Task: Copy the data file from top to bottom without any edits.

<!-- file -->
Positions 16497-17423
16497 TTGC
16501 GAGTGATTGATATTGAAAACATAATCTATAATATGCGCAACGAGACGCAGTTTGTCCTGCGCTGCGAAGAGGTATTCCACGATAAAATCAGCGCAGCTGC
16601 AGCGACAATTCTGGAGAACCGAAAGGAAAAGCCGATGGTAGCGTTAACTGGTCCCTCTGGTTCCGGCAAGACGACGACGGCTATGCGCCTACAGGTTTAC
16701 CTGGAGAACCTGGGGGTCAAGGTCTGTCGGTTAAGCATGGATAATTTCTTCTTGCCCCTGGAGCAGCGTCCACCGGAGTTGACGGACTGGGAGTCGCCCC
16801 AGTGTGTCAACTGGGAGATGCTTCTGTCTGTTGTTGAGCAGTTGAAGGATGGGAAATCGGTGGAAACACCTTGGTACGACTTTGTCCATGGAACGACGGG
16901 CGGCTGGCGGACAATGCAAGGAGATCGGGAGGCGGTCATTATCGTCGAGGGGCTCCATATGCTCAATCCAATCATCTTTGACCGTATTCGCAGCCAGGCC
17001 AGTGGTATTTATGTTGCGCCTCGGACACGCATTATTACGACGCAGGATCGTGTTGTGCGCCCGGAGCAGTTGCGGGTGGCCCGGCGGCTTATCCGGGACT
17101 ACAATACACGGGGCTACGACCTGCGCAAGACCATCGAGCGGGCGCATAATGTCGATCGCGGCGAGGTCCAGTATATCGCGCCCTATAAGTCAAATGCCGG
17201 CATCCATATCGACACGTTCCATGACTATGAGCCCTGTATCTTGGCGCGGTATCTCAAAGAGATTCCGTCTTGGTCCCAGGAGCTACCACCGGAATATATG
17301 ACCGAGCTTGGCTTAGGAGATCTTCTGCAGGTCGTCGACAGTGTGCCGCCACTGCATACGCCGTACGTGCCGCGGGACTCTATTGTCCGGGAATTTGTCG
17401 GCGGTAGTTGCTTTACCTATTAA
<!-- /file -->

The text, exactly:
Positions 16497-17423
16497 TTGC
16501 GAGTGATTGATATTGAAAACATAATCTATAATATGCGCAACGAGACGCAGTTTGTCCTGCGCTGCGAAGAGGTATTCCACGATAAAATCAGCGCAGCTGC
16601 AGCGACAATTCTGGAGAACCGAAAGGAAAAGCCGATGGTAGCGTTAACTGGTCCCTCTGGTTCCGGCAAGACGACGACGGCTATGCGCCTACAGGTTTAC
16701 CTGGAGAACCTGGGGGTCAAGGTCTGTCGGTTAAGCATGGATAATTTCTTCTTGCCCCTGGAGCAGCGTCCACCGGAGTTGACGGACTGGGAGTCGCCCC
16801 AGTGTGTCAACTGGGAGATGCTTCTGTCTGTTGTTGAGCAGTTGAAGGATGGGAAATCGGTGGAAACACCTTGGTACGACTTTGTCCATGGAACGACGGG
16901 CGGCTGGCGGACAATGCAAGGAGATCGGGAGGCGGTCATTATCGTCGAGGGGCTCCATATGCTCAATCCAATCATCTTTGACCGTATTCGCAGCCAGGCC
17001 AGTGGTATTTATGTTGCGCCTCGGACACGCATTATTACGACGCAGGATCGTGTTGTGCGCCCGGAGCAGTTGCGGGTGGCCCGGCGGCTTATCCGGGACT
17101 ACAATACACGGGGCTACGACCTGCGCAAGACCATCGAGCGGGCGCATAATGTCGATCGCGGCGAGGTCCAGTATATCGCGCCCTATAAGTCAAATGCCGG
17201 CATCCATATCGACACGTTCCATGACTATGAGCCCTGTATCTTGGCGCGGTATCTCAAAGAGATTCCGTCTTGGTCCCAGGAGCTACCACCGGAATATATG
17301 ACCGAGCTTGGCTTAGGAGATCTTCTGCAGGTCGTCGACAGTGTGCCGCCACTGCATACGCCGTACGTGCCGCGGGACTCTATTGTCCGGGAATTTGTCG
17401 GCGGTAGTTGCTTTACCTATTAA